Disciples of the Buddha: Maha Moggallana and Sariputta (Skt: Mahamaudgalyayana and Shariputra)

Burma (present-day Myanmar), Mandalay period (1860-1885)

Wood with red lacquer and gilt

  1. a) Maha Moggallana: 18½ × 32½ × 13¼ in. (47 ×6 × 33.7 cm)
  2. b) Sariputta: 26 × 25½ × 19 in. (66 ×8 × 48.3 cm)

Crow Museum of Asian Art of The University of Texas at Dallas, 1979.16

Piece Description:

Following the founding of the city of Mandalay in 1857, the penultimate ruler of the Burmese Konbaung dynasty, Mindon Min (1808–1878; r. 1853–1878), ushered in an era of lavish patronage. His new capital was built on the plan of a mandala, hence the name Mandalay. He built magnificent, elaborately carved palaces and temples made of wood  lavished with gold as a demonstration of his majesty as a “dharma king” (P: dhammaraja) responsible for spiritual and secular rule.  Immense teak pillars, often lacquered and gilded—gold was regarded as the substance of spirit—rose to support nested roofs, their corners turned flamboyantly upward. These two disciples of the Buddha, Maha Moggallana and Sariputta, were role models for monks whose training in monasteries covered many areas of learning.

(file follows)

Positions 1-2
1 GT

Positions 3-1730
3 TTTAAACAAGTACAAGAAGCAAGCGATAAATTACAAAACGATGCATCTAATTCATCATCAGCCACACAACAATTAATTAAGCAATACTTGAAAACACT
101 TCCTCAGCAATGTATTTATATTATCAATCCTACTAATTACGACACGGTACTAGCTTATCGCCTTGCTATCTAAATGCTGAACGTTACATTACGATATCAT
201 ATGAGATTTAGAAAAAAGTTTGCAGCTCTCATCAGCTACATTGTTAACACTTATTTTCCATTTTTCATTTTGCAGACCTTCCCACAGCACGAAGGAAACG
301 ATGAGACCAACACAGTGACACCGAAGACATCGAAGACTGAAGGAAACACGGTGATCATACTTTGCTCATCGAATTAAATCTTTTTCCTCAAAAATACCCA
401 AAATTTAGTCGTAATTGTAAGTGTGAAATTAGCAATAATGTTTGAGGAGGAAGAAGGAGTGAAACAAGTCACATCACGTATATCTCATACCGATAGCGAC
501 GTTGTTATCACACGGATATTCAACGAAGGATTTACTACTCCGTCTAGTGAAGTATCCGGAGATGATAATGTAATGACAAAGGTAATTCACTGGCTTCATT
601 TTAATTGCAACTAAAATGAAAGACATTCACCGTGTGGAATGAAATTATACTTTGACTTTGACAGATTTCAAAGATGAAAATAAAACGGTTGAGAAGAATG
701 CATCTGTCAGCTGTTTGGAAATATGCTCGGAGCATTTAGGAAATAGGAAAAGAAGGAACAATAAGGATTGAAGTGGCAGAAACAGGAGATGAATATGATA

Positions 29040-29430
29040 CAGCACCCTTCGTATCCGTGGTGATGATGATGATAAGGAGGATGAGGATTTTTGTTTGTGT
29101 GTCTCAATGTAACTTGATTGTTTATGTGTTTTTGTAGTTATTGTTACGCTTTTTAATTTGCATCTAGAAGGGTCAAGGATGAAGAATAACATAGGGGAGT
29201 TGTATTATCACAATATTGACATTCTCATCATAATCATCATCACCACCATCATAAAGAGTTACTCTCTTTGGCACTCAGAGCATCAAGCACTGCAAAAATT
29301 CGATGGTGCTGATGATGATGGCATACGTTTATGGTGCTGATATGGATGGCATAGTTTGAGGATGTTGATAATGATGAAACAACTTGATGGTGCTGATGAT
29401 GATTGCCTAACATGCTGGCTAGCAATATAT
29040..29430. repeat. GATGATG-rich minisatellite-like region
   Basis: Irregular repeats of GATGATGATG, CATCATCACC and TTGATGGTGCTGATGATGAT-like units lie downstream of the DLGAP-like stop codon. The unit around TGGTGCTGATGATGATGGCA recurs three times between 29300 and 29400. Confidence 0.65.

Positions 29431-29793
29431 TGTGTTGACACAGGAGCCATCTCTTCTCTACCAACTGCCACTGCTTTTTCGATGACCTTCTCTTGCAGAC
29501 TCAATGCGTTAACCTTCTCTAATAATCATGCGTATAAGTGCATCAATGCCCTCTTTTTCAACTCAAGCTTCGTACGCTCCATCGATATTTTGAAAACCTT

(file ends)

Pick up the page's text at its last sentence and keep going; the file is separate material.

Maha Moggallana and Sariputta were childhood friends who, in their pursuit of wisdom, followed the Buddha and became his most accomplished devotees. Moggallana is esteemed for his paranormal powers such as an ability to hear the Buddha from a great distance and to see the future. Sariputta was known for his “golden face,” his remarkable sagacity, and ability to bring others to the Buddhist path. Moggallana holds his hands together in the angali mudra of supplication, his gaze concentrated. In a less formal attitude, Sariputta torques his shoulders to offer a youthful supple profile but also to activate the open adoration of his gaze. Large dark pupils of glass are inset into the eyes.



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